DON MILLER - Blue Like Jazz or Green Like Envy
Continuing on from yesterday we are taking a close biblical poke at Donald Miller's best selling book "Blue Like Jazz". What follows is a continuation of the article by Richard Nathan. I thought this articlewas just too good to pass up for my series on Emergent leaders. Richard is a contemporary of Don Miller's and was saved out of a hippy background. He speaks with authority and biblical insight on the subculture that Miller is so enamured with. Richard also holds a Master of Arts in Religion in Church History and has been a Bible and church history teacher for over twenty years. Here is the second installment of Richard Nathan's article "Green Like Envy".
What is Miller’s idea of love? Is it the sacrificial love of 1 Corinthians 13? Of God’s sacrifice of His only Son? Is it the willingness to die to self? No, it’s none of these. Miller’s “hip love” is self-love. Here’s another situation he describes as cool.
“When my friend Paul and I lived in the woods, we lived with hippies. Well, sort of hippies. They certainly smoked a lot of pot. They drank beer a lot. And man did they love each other, sometimes too much perhaps, too physically, you know, but nevertheless they loved; they accepted and cherished everybody, even the ones who judged them because they were hippies. It was odd living with hippies at first, but I enjoyed it after a while.”
“We would sit around and talk about literature and each other, and I couldn’t tell the difference between the books they were talking about and their lives, they were just that cool. I liked them very much because they were interested in me. When I was with hippies, I did not feel judged, I felt loved. To them I was an endless well of stories and perspectives and grand literary views. It felt so wonderful to be in their presence, like I was special.”
P. 208 continues the story:
“I have never experienced a group of people who loved each other more than my hippies in the woods. All of them are tucked so neatly into my memory now, and I recall our evenings at camp or in the meadow or in the caves in my mind like a favorite film. I pull them out when I need to be reminded about goodness, about purity and kindness.”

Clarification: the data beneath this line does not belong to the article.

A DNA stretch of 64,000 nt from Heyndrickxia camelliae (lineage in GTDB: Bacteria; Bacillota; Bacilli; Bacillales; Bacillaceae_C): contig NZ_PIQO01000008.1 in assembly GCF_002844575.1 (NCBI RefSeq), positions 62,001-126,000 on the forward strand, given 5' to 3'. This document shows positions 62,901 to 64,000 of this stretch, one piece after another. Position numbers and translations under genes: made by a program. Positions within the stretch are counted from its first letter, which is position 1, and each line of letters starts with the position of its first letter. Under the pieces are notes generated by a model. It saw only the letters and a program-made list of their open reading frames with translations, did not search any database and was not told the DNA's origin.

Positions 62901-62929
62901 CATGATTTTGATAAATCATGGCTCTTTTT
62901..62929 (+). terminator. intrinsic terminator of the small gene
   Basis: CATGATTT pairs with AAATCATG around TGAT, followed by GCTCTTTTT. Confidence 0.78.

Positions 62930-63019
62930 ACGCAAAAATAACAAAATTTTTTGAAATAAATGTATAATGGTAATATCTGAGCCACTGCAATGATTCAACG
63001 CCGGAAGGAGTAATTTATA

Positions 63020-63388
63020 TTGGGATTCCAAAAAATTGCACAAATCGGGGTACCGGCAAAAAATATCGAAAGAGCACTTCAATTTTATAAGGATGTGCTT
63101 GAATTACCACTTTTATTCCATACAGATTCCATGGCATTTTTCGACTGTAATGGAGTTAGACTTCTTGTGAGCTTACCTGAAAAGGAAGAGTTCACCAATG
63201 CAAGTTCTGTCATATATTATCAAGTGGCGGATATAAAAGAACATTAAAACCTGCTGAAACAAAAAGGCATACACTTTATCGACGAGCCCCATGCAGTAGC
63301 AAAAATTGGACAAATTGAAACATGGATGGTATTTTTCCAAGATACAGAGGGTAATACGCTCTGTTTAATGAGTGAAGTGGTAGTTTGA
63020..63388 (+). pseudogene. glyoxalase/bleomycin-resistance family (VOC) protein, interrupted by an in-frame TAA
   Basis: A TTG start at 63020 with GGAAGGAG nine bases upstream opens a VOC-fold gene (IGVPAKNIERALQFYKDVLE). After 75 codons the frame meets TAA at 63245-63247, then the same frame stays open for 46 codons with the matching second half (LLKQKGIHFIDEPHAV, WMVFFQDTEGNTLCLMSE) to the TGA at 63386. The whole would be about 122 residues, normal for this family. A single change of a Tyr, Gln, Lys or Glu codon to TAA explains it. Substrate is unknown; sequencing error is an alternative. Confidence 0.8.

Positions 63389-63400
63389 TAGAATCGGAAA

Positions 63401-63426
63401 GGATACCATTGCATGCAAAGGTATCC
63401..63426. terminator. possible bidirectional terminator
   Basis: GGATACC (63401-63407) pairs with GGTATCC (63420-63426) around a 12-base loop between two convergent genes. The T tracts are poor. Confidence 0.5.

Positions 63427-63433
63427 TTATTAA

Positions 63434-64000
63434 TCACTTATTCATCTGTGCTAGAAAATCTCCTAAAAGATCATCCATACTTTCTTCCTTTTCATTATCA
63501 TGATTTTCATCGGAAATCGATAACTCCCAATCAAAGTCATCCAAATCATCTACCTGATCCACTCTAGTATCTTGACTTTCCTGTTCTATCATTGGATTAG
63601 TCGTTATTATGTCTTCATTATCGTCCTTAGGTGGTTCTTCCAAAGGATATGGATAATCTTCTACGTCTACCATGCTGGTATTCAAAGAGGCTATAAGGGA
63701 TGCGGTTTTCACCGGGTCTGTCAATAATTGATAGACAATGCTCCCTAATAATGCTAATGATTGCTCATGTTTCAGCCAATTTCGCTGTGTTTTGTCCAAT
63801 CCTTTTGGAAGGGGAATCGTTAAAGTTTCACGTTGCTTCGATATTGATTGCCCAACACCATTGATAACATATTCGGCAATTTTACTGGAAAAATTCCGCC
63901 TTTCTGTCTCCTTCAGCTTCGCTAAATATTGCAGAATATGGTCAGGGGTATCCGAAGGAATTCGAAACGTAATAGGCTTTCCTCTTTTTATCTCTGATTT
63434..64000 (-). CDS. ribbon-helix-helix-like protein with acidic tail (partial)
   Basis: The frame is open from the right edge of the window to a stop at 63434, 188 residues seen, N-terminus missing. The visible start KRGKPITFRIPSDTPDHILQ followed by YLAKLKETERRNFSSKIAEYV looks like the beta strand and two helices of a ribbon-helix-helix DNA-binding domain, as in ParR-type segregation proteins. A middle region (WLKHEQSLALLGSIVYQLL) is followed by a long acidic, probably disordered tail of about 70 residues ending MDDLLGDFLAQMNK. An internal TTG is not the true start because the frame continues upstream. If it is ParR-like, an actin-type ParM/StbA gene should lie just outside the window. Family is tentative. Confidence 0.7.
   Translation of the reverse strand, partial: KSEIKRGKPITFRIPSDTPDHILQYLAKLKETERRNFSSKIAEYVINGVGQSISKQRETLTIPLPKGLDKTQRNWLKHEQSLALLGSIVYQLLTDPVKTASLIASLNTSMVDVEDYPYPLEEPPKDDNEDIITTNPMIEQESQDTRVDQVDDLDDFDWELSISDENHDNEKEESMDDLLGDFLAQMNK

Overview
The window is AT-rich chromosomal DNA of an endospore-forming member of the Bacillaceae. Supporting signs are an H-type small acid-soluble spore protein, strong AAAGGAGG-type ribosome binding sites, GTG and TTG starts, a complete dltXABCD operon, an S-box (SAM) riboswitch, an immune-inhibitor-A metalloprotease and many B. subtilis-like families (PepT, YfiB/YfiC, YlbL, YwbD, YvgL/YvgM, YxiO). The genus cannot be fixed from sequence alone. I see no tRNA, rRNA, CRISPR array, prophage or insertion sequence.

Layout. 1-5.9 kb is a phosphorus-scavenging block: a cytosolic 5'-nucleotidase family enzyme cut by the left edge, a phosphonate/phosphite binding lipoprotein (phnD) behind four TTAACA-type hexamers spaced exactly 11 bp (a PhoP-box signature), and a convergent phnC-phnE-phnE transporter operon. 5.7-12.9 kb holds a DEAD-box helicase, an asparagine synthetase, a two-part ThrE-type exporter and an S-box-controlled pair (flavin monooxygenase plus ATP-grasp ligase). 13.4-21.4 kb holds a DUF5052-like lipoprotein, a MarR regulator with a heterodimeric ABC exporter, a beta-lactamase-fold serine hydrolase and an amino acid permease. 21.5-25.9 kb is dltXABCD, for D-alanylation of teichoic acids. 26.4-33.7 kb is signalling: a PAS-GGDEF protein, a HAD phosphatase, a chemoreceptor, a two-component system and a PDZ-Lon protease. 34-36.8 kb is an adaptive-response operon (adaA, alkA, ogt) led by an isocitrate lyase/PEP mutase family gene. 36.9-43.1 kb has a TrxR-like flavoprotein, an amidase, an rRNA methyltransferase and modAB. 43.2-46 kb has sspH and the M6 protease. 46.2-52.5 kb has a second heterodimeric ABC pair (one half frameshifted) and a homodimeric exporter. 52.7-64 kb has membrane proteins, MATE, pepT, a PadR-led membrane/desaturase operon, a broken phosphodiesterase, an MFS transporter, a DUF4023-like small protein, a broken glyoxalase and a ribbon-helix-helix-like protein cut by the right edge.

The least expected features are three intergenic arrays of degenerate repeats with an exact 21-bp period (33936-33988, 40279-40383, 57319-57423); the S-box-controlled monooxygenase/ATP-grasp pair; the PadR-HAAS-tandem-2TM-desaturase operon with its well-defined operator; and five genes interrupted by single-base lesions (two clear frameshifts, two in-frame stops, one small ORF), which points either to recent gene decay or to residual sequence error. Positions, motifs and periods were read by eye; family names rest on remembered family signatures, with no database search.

Purity and goodness? So Miller calls people indulging in sin as his best examples of goodness and purity. They aren’t Christians—God’s people despite their flaws—but pot-smoking, probably fornicating people.
It reminds me of my own experience as a kind of hippie.
I was raised in a Marxist-atheist family and lived as one of those pagans during the Sixties. I smoked pot, took LSD, and engaged in immoral sex and the occult. If I had read a book like Blue Like Jazz then, it would have confirmed my poor image of Christians as uptight neurotics and my belief in the superiority of my pagan life.
Reed College. I was also familiar with Reed College in Portland, Oregon—the focus of Miller’s adulation. It was already a leftist bastion in the Sixties when we had friends from there. When I read Miller extolling Reed College, it appalled me that anyone calling himself a Christian could think Reed is a wonderful example of intellectual and moral freedom.
We too lived with hippies for several years in a cooperative house in San Francisco’s Haight-Ashbury District during the Sixties—the very vortex of the era’s rebellion. During that time, thousands of hippies held enormous gatherings in Golden Gate Park, right across the street from us, and held protest marches under our windows. I found them to be like me—very self-centered, very selfish, very corrupt, and the total opposite of pure or loving. Either Miller’s hippies were really angels in disguise (pot-smoking angels?) or else worldly thinking has corrupted his perceptions.
But paganism isn’t just another interesting lifestyle among many alternatives; it leads to death. The Bible says there is a way that seems right but that leads to death. Paganism is that way.
That brings up a very urgent question:
Does Miller Know the Gospel - continued Monday.
Go On To Part 3
Go Back To Part 1